Also I know the level of how fast pace my job is. Honestly I do not think I would make it a full shift (at this time) I just relearned how to walk without a cane this week.....I officially have until December to be ready to go back to work...Should I just ride it out as long as I can before I tell?

Our hospital occupational nurse has the ability to know my diagnosis as she is in charge of starting FMLA with human resources...She has a lot of power and is also supposed to keep confidentiality, BUT, I am unaware of our own hospital policy...



posted on Aug, 8 2012 @ 11:53 AM
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reply to post by Starwise
 



Wrongful Termination based on an employee's health is prohibited in many cases by state and federal laws. Both the Americans with Disabilities Act (ADA) and the Family and Medical Leave Act(FMLA) have provisions protecting qualified employees from dismissal based on certain medical conditions. Wrongful termination based on illness may also occur if an employer breaches a contract that specifies terms of employment in the case of disability.

The ADA prohibits wrongful termination based on disability. The law defines a disability as a physical or mental impairment that substantially limits one or more major life functions, such as hearing, seeing, walking, speaking, breathing, thinking, caring for oneself, or performing manual tasks. Since the ADA includes no list of covered illnesses or diseases, an employee's medical condition must be judged strictly according to the above criteria. All employers with 15 or more employees must uphold ADA.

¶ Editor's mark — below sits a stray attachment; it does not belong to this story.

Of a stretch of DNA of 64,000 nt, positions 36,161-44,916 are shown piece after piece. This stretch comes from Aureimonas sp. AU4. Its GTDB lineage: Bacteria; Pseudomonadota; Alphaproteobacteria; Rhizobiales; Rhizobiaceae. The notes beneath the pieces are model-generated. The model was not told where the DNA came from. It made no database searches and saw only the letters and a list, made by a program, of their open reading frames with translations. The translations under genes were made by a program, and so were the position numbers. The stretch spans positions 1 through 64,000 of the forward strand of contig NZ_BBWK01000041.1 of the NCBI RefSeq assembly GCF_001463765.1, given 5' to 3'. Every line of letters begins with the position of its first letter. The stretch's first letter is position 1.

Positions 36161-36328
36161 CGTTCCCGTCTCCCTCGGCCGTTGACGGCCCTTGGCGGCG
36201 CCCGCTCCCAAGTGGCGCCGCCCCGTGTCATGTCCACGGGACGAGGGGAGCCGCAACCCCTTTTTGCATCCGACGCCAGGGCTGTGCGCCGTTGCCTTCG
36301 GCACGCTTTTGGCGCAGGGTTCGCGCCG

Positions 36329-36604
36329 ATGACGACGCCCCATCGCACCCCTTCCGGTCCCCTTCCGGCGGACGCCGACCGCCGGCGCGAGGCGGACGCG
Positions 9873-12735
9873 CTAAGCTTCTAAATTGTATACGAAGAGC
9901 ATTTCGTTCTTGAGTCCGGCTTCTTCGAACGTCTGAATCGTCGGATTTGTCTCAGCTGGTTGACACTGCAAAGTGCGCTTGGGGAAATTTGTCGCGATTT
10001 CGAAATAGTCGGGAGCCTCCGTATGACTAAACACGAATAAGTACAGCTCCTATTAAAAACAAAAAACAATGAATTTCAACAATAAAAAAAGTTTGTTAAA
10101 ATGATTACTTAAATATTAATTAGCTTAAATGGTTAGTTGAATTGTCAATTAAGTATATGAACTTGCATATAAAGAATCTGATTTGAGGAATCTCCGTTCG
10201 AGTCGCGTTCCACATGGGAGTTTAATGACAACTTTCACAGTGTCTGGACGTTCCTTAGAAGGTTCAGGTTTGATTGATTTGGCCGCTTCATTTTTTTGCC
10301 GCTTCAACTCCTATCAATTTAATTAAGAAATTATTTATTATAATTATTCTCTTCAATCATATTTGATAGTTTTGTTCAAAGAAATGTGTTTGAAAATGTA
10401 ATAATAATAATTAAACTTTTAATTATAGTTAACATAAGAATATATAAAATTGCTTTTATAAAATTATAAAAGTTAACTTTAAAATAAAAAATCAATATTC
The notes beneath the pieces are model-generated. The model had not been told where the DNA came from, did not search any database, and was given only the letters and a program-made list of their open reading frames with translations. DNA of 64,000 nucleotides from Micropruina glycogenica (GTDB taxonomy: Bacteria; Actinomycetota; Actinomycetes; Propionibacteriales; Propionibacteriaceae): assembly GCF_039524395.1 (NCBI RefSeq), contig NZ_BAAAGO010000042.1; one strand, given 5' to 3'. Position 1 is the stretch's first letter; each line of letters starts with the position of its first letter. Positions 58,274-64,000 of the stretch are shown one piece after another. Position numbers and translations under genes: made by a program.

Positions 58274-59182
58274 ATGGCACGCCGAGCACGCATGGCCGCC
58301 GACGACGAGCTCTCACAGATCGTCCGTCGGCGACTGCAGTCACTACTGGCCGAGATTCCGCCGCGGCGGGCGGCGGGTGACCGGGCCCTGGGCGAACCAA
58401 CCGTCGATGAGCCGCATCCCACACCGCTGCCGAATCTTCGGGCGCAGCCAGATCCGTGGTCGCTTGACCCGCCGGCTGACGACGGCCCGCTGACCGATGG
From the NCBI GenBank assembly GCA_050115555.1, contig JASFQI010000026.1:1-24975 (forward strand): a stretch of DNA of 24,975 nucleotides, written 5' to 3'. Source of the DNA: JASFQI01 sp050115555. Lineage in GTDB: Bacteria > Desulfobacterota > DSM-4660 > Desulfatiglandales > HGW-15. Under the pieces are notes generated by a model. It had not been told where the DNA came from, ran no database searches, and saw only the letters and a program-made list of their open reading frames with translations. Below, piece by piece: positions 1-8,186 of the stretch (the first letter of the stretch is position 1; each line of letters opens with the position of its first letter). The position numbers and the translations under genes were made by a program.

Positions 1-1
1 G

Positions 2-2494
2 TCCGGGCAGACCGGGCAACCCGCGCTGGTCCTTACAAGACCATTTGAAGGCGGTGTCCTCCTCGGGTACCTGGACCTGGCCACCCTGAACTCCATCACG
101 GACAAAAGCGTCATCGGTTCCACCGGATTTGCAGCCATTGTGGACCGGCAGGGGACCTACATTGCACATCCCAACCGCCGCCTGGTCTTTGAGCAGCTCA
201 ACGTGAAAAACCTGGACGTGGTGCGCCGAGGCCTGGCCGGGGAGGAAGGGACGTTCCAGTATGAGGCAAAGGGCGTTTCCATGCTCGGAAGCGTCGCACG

The FMLA permits 12 weeks of unpaid leave for a serious health condition that prevents an employee from performing his or her job. An employee can't be terminated for using this leave. The law defines a serious health condition as an illness, injury, impairment, or physical or mental condition that involves a period of incapacity (absence of more than three workdays) due to:

- Inpatient care in a hospital or other medical-care facility

- A chronic health condition (e.g., asthma or epilepsy)

- A long-term condition for which treatment may not be effective (e.g., Alzheimer's disease or a stroke)

- Multiple treatments by a health-care provider and recovery from those treatments (e.g., chemotherapy or dialysis)

Government offices, public and private schools, and private employers with 50 or more employees for at least 20 weeks of a year must uphold FMLA.

You may file an ADA discrimination charge with your local Equal Employment Opportunity Commission (EEOC) office. Charges should be filed within 180 days, or 300 days if your state also has applicable anti-discrimination laws.

FMLA discrimination charges should be filed with the Secretary of Labor, Wage and Hour Division of the U.S. Department of Labor's Employment Standards Administration. You have two years from your dismissal to file.

You don't need a lawyer to file a discrimination charge. You may seek legal counsel if your case is more complex or if you wish to file a private lawsuit. A private lawsuit may also provide relief if your termination was a breach of an employment contract (for example, contrary to the disability terms outlined in an employee handbook).